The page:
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Common non-rectangular window functions all seem to be symmetric. Is there ever a case when one would want to use a non-symmetric window function before an FFT? (Say if the data on one side of the FFT aperture were considered a bit more important than data on the other, or less noisy, etc.)

If so, what kinds of asymmetric window functions have been studied, and how would they affect the frequency response compared to a (more lossy?) offset symmetric window?

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  • 2
    $\begingroup$ Generally windows are used because the FFT is operating on small chunks of a signal, trying to make it look locally like a stationary signal. So there is no "side" to prefer, the signal is assumed to be uniform throughout. $\endgroup$ – endolith May 11 '12 at 21:44
  • 3
    $\begingroup$ in an audio analysis algorithm that is working on live data and has throughput delay to worry about, sometimes an asymmetric window can be designed that has less effective delay than than the symmetric window of the same length. if the behavior of this asymmetric window (which is known in advance) affects the output parameters of this audio analysis in a known manner, those parameters can be compensated and you retain the advantage of reduced delay. $\endgroup$ – robert bristow-johnson Dec 31 '16 at 3:29
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I'll use the shorthand window for "window function".

With audio, any processing that creates something akin to pre-ringing or pre-echo will sound sloshy like a low bit-rate mp3. This happens when localized energy of a transient or an impulse is spread backwards in time, for example by modification of the spectral data in lapped transforms such as lapped modified discrete cosine transform (MDCT). In such processing, audio is windowed by overlapping analysis windows, transformed, processed in frequency domain (like data-compressed to a smaller bitrate), windowed again with a synthesis window and summed back together. The product of the analysis and synthesis window must be such that the overlapping windows sum to unity.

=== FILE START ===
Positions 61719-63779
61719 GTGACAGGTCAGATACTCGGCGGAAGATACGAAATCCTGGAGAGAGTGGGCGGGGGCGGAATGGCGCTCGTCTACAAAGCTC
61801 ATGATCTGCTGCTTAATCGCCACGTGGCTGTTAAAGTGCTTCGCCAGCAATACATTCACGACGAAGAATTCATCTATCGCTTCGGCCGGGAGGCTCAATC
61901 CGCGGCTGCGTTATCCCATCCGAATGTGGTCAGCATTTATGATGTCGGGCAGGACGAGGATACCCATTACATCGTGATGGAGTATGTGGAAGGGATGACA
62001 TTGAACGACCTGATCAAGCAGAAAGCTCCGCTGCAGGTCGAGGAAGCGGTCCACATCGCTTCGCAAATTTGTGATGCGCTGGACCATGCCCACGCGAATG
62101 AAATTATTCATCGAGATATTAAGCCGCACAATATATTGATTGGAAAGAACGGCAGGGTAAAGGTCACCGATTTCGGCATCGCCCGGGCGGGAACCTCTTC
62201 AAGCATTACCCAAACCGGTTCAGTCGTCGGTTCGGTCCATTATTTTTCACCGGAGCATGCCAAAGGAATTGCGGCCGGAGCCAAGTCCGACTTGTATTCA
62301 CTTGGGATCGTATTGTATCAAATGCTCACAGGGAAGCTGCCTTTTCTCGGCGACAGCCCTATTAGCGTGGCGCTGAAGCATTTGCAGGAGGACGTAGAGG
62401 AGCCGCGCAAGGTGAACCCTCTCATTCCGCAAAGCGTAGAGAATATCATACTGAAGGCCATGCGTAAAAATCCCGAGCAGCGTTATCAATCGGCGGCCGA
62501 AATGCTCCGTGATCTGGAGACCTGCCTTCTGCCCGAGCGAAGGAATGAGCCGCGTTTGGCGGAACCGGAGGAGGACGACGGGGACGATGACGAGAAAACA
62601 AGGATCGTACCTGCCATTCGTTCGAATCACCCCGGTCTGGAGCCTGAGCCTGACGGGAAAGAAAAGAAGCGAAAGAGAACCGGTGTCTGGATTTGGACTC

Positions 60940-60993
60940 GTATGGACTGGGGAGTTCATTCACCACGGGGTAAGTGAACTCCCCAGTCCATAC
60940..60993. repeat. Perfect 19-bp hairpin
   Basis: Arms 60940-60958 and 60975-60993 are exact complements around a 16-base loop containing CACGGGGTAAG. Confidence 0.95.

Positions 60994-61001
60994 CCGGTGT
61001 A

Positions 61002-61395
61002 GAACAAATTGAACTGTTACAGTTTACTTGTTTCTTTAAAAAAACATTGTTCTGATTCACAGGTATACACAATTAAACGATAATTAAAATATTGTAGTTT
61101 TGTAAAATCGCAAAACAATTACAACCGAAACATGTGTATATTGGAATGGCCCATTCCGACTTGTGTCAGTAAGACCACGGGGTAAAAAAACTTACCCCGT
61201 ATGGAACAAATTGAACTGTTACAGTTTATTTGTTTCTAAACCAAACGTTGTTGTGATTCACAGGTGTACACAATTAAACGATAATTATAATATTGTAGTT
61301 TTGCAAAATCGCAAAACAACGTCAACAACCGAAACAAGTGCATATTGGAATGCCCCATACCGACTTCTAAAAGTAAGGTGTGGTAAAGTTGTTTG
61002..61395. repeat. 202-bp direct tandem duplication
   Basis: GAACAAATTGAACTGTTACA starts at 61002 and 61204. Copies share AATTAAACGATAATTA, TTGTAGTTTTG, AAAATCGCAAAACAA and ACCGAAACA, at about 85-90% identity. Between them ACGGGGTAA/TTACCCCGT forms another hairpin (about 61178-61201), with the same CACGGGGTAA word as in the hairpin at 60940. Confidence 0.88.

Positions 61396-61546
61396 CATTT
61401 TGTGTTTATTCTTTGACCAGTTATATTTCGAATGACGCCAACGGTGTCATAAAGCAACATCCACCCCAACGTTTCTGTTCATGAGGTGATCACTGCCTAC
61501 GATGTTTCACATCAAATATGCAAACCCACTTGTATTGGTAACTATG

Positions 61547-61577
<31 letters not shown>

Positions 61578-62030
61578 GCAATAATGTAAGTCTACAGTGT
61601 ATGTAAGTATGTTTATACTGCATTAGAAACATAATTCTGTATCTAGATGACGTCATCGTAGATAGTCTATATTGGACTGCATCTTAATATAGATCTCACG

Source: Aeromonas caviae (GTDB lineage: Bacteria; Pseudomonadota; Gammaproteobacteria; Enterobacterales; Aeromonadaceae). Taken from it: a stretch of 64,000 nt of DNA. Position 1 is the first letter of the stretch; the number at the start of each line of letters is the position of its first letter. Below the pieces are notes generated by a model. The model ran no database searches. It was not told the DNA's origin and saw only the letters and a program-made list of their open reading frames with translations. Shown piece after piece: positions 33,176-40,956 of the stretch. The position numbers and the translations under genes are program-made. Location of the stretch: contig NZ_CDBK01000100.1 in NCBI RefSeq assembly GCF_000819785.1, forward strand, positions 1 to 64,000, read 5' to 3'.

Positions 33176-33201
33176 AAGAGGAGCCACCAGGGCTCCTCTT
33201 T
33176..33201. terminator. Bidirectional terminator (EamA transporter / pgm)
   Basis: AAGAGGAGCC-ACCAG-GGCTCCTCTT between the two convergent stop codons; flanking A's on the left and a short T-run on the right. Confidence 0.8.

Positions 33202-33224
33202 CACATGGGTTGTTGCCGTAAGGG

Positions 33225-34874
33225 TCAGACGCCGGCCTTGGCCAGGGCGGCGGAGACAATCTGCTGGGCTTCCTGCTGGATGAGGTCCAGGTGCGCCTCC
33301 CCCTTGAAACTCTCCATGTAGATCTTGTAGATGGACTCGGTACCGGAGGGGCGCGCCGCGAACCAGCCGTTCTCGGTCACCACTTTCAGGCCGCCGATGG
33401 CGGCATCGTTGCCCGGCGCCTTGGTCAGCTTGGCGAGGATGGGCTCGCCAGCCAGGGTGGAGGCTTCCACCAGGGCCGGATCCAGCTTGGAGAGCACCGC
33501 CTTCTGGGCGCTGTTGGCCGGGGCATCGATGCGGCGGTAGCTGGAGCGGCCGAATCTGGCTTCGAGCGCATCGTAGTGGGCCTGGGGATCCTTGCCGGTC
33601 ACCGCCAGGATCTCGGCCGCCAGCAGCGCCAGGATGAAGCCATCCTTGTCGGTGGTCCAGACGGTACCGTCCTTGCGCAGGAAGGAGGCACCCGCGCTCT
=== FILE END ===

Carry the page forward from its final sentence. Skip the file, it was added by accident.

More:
Traditionally the window functions used have been symmetric, and their width has been a compromise between frequency selectivity (long window) and time-domain artifact avoidance (short window). The wider the window, the more back in time the processing can spread the signal. A more recent solution is to use an asymmetrical window. The two windows used can be mirror images of each other. The analysis window drops from peak to zero fast so that impulses are not "detected" much in advance, and the syntheis window rises from zero to peak fast, so that the effects of any processing are not spread much backwards in time. Another advantage of this is low latency. The asymmetrical windows can have good frequency-selectivity, and can replace variable-sized symmetrical windows in audio compression, like a kind of cure-all. See M. Schnell, M. Schmidt, M. Jander, T. Albert, R. Geiger, V. Ruoppila, P. Ekstrand, M. Lutzky, B. Grill, “MPEG-4 Enhanced Low Delay AAC - a new standard for high quality communication”, 125th AES Convention, San Francisco, CA, USA, preprint 7503, Oct. 2008 and another conference paper where they show also the magnitude of the Fourier transform of their window: Schnell, M., et al. 2007. Enhanced MPEG-4 Low Delay AAC – Low Bitrate High Quality Communication. In 122th AES Convention.

Illustration of lapped analysis-processing-synthesis using asymmetrical windows
Figure 1. Illustration of use of asymmetrical windows in lapped analysis-processing-synthesis. The product (black dashed) of the analysis-window (blue) and the synthesis window (yellowish orange) sums to unity with the window from the previous frame (grey dashed). Further constraints are needed to guarantee perfect reconstruction when using MDCT.